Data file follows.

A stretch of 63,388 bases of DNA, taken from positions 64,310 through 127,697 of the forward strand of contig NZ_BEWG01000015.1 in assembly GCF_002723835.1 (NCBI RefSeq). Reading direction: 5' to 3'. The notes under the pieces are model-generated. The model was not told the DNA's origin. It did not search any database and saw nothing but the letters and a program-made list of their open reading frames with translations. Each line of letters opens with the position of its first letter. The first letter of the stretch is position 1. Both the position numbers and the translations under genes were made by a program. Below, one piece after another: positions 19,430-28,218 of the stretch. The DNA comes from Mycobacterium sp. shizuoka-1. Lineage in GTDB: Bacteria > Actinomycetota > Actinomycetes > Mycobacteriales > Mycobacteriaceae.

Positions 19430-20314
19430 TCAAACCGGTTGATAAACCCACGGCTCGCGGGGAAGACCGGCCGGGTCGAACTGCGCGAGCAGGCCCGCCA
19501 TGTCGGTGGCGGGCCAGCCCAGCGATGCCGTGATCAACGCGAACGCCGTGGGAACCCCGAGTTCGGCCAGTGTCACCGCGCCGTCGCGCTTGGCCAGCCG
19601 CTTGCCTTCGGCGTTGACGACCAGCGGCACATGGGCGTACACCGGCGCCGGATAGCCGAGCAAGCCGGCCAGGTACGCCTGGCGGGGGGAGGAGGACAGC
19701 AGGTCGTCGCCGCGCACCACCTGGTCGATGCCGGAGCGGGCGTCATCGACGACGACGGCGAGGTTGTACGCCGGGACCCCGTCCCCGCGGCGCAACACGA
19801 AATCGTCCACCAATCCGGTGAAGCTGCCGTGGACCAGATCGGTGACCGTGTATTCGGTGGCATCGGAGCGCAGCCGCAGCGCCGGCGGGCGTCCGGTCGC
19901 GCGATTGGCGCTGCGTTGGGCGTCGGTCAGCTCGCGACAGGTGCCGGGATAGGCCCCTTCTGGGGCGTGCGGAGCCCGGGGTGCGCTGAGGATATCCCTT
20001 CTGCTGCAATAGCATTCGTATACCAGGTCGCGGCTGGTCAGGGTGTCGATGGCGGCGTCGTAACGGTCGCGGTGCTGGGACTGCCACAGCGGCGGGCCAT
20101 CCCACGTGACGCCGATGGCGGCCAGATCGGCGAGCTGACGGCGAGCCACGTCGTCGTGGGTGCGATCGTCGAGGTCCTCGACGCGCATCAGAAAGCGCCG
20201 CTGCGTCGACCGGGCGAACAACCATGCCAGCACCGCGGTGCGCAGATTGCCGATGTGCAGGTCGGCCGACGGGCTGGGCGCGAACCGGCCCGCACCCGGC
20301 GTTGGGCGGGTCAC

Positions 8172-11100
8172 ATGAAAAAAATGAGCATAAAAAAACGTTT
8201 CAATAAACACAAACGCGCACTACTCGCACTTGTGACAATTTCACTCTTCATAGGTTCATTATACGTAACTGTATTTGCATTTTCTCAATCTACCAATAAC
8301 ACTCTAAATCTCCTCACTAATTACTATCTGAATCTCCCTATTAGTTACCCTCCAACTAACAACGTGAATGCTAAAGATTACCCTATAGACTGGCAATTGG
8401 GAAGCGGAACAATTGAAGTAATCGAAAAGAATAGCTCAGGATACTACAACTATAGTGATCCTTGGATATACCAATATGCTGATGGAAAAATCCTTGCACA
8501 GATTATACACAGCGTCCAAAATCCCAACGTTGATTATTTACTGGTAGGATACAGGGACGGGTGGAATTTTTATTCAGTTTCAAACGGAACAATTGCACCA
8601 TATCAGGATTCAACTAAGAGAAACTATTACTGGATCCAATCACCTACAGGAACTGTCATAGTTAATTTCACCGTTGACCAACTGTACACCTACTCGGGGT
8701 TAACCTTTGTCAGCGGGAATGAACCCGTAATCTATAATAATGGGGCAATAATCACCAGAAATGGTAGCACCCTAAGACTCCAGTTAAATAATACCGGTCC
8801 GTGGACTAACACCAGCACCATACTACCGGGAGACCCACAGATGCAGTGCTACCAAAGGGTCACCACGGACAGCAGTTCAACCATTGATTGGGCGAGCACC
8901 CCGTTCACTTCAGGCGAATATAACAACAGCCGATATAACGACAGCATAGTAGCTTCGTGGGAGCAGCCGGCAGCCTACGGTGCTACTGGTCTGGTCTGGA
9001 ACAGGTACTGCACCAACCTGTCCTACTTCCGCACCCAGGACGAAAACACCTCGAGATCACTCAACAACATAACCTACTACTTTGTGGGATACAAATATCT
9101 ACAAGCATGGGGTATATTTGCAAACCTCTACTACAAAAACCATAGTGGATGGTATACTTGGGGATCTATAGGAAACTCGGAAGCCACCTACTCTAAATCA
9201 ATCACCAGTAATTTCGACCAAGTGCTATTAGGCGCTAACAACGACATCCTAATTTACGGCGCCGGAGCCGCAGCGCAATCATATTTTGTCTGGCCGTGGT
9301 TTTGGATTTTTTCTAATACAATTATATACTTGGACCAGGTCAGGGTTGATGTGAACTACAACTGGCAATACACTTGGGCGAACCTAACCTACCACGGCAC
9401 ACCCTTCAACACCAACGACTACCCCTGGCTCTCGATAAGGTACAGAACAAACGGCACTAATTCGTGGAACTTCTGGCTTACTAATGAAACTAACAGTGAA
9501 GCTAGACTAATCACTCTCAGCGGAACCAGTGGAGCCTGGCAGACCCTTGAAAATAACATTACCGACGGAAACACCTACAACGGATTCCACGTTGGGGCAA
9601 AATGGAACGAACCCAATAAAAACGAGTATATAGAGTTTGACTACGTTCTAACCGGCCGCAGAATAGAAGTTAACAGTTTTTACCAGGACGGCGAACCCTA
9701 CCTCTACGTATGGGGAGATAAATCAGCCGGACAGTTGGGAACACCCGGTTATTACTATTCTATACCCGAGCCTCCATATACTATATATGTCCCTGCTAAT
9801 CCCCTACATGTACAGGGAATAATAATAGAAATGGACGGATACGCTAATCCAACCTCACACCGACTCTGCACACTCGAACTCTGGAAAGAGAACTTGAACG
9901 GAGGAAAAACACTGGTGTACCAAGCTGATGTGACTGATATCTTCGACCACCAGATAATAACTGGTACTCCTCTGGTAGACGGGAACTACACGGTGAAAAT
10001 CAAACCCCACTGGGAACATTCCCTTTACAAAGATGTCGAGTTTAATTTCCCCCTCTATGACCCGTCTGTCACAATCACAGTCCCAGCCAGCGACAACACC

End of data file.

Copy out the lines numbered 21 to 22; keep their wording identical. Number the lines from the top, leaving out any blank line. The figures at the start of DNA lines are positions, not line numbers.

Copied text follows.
8801 GTGGACTAACACCAGCACCATACTACCGGGAGACCCACAGATGCAGTGCTACCAAAGGGTCACCACGGACAGCAGTTCAACCATTGATTGGGCGAGCACC
8901 CCGTTCACTTCAGGCGAATATAACAACAGCCGATATAACGACAGCATAGTAGCTTCGTGGGAGCAGCCGGCAGCCTACGGTGCTACTGGTCTGGTCTGGA